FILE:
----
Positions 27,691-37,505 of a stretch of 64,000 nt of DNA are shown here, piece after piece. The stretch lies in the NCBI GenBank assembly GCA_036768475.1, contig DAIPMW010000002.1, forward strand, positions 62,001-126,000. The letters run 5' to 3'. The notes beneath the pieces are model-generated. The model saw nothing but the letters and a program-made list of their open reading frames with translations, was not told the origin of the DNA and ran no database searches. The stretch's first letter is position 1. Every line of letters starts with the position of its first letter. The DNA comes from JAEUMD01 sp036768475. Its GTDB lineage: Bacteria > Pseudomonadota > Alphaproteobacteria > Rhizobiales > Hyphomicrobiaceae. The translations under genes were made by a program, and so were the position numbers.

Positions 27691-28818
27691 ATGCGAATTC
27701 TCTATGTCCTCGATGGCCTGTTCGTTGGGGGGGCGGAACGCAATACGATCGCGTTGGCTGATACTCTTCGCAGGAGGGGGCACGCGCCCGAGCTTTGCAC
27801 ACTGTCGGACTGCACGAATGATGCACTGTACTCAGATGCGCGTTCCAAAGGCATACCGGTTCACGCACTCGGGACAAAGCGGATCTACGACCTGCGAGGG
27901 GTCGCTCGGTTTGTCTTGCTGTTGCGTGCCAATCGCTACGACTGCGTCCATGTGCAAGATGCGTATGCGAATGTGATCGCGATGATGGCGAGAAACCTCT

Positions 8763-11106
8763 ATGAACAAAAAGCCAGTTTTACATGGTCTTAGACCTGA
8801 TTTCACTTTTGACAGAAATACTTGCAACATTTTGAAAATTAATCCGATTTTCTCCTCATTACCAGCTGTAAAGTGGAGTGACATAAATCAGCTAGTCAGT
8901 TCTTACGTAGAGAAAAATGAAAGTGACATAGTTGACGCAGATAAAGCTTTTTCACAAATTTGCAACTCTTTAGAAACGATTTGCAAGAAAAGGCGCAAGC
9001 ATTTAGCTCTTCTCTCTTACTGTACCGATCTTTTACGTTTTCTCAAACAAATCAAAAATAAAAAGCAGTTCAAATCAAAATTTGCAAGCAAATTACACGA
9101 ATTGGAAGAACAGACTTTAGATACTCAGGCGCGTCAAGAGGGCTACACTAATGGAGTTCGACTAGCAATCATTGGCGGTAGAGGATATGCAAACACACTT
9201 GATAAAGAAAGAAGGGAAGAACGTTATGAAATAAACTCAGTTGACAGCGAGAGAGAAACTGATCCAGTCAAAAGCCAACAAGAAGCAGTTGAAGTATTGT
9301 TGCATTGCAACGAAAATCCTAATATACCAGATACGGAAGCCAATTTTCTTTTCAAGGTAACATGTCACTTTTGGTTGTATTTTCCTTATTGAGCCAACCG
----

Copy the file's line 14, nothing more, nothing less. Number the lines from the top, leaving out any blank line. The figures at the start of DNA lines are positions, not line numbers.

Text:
9301 TGCATTGCAACGAAAATCCTAATATACCAGATACGGAAGCCAATTTTCTTTTCAAGGTAACATGTCACTTTTGGTTGTATTTTCCTTATTGAGCCAACCG